Goal 5 – Prioritize Regional Rail Investment
We agree that more investment in MARC service needs to be made – it is a critical service connecting communities with job and activity centers. In conjunction with MARC, SCMAGLEV will provide rapid, safe, and frequent access between major metropolitan areas and airports of the Northeast. Increasing transportation options enhances the region’s ability to sustainably grow its population and employment base.
Goal 6 – Catalyze Equitable Development at Transit and Rail Stations
As the GBC/GWP strategy suggests, the region has several underdeveloped and proposed rail stations that could serve as hubs for thriving, transit-oriented communities, yielding thousands of new jobs, millions in new tax revenues, generate greater transit ridership, and reduce congestion. Development around stations is critical to a successful transit system and key to regional economic and environmental benefits. Northeast Maglev specifically prefers station locations that will encourage the greatest amount of transit-oriented development and therefore bring the greatest amount of benefit to local communities.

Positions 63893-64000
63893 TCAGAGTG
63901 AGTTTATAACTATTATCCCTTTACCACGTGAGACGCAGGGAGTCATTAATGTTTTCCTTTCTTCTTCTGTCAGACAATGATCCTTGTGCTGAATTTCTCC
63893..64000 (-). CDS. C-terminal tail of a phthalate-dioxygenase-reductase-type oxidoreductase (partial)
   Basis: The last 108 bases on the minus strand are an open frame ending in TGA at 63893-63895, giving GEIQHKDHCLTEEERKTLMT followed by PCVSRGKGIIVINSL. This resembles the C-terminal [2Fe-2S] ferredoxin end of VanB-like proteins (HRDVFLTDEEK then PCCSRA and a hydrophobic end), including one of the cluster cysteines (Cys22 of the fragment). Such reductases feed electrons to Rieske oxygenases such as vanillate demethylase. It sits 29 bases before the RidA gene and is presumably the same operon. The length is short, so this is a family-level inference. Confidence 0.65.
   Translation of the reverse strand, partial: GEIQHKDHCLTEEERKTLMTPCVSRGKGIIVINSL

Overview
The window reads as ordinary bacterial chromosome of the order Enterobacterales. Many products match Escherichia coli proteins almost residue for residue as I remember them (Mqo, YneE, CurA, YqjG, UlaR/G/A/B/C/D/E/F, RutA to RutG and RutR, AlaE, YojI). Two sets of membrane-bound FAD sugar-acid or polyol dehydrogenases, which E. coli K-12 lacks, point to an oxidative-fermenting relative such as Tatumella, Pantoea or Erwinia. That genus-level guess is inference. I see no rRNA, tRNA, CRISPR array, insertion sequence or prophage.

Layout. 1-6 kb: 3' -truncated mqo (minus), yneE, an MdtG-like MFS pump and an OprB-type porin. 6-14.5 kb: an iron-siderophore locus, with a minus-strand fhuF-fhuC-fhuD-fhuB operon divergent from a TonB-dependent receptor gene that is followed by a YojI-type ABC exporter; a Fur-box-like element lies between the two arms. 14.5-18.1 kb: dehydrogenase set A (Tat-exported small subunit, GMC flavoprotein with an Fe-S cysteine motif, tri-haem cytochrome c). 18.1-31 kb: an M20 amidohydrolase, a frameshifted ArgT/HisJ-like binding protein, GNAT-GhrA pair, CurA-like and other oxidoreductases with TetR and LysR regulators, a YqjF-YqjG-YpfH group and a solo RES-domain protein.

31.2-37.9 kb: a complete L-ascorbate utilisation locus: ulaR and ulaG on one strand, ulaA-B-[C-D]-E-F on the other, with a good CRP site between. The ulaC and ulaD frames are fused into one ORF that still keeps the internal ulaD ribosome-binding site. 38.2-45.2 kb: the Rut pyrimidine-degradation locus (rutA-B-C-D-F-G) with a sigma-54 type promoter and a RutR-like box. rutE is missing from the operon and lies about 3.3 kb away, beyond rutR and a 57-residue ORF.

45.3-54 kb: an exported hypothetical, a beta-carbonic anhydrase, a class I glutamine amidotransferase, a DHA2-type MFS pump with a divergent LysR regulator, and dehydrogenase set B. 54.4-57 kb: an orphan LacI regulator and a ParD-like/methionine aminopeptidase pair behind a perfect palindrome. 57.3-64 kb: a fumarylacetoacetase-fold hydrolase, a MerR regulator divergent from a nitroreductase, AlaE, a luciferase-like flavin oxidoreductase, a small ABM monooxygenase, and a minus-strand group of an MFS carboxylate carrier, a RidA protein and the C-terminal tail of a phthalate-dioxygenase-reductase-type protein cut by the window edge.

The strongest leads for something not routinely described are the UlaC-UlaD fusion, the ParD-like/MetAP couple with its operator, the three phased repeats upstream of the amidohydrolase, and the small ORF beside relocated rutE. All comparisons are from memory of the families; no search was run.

Adoption of the GBC/GWP plan will empower regional leaders to build a transportation system that works for the people who will rely on it for years to come. It’s time to take this sensible approach to address our most pressing transportation needs, blending the capabilities of private and public sector options. The result will be a state-of-the-art transit ecosystem that increases opportunities for all and that fuels sustainable, long-term growth.